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Why more poultry farmers will lose investments

For every commercial poultry farmer, 2020 is the worst year in decades. They have been going through one problem after another:

For every commercial poultry farmer, 2020 is the worst year in decades. They have been going through one problem after another: the lockdown that locked their markets, scarcity of maize, and now soybeans, which has pushed prices of feed to a record high.

Even the money generated from egg sales can no longer feed the birds, let alone additional costs for layer farmers. And for those in broiler productions, it is hard to pay farm workers, feed the birds and undertake other overhead costs.

Maize and soybeans make up the largest components of the basic ingredients in the poultry feed. The subsector is, therefore, highly sensitive to the prices of these grains.

With the grains supply situation in the country, the prices of maize went up from N95,000 per tonne to N165,000 in June, 2020. The farmers said maize, as at November 26, was selling between N145,000 and N165,000 per tonne, as against the price of N85,000 this time in 2019.

The price of soybeans, which was much cheaper months ago, is now up by almost 100 per cent, selling between N215,000-N250,000 per tonne as at today, where available.

These grain prices translate into 75 per cent  cost of poultry production, raising prices of finished feed from N2,650 to more than N5,300 per 25kg bag.

Mr Austin Dalyop, the general manager, Premier Feed Mills Co Limited, a subsidiary of the FMN, Lagos, gave reasons why there is scarcity of soybeans and many farms will go down. He said Nigerian soybeans had the highest quantity of oil, and therefore, attracts premium for export.

The smart ones in the industry decided to export some of the soya in seed and meal to Europe, to other parts of Africa, and even to the Far East.

On the reasons most farms will further shut down, he said, “Issue is that the commodity is scarce and is also very expensive. The smallholder farmers who are the bedrock of the industry are falling apart because they cannot sustain these high prices. I am sure that in recent times we are buying eggs in crates, between N850 and maximum N1,000.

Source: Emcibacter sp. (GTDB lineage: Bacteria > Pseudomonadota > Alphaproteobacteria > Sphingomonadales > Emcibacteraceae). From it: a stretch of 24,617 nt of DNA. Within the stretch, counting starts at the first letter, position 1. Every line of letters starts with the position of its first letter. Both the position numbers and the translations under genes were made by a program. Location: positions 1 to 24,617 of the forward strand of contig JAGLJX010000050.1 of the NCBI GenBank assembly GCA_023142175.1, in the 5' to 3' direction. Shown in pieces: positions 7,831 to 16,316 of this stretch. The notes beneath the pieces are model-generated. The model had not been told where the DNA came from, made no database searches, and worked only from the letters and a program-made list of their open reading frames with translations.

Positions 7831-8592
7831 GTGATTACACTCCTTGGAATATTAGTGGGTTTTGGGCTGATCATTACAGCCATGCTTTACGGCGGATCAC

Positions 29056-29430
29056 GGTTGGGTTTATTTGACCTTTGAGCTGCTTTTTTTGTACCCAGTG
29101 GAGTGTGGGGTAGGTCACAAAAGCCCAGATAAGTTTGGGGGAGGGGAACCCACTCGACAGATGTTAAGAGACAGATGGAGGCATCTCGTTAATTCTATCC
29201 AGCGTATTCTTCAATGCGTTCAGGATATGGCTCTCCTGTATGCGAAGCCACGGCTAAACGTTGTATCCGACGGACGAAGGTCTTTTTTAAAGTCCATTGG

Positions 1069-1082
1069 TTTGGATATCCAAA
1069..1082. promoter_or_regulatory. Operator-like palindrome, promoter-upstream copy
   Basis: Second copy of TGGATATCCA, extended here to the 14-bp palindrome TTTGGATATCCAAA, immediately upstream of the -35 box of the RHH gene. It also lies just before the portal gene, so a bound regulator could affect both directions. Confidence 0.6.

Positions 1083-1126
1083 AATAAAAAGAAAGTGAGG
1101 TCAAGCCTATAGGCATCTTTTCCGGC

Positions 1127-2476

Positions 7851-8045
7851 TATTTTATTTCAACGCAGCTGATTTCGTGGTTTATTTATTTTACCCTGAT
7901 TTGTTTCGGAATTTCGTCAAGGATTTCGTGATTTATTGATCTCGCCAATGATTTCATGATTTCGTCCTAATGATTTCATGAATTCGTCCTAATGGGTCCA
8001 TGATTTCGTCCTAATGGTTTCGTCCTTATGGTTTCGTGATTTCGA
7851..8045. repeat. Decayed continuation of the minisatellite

Today, if you go to the market it is at N1200 and people are not buying. So if the people cannot buy the eggs or frozen chicken because of high cost, how can the farmer grow? We foresee that people are just managing because of the festive season ahead of us. Immediately after Christmas, most farmers will stop rearing chicken and sell off.

Another instance is that usually, if you keep layers they will lay for 100 or 110 weeks. Today, what the farmers are doing is selling the layers at 50 to 60 weeks because they cannot sustain the prices of feeds. The eggs they collect cannot feed the birds and they would be at lost, so the best thing for them is to sell off. So the picture going forward is not good at all.”

Alhaji Umar Kibiya Usman, the chairman of Pan, Kano State chapter, and the director-general, Dr Anallo Akpan, said the situation called for urgent government attention because closure of small and medium-sized poultry farms would lead to the loss of 5million to 10million jobs in semi urban and rural areas.

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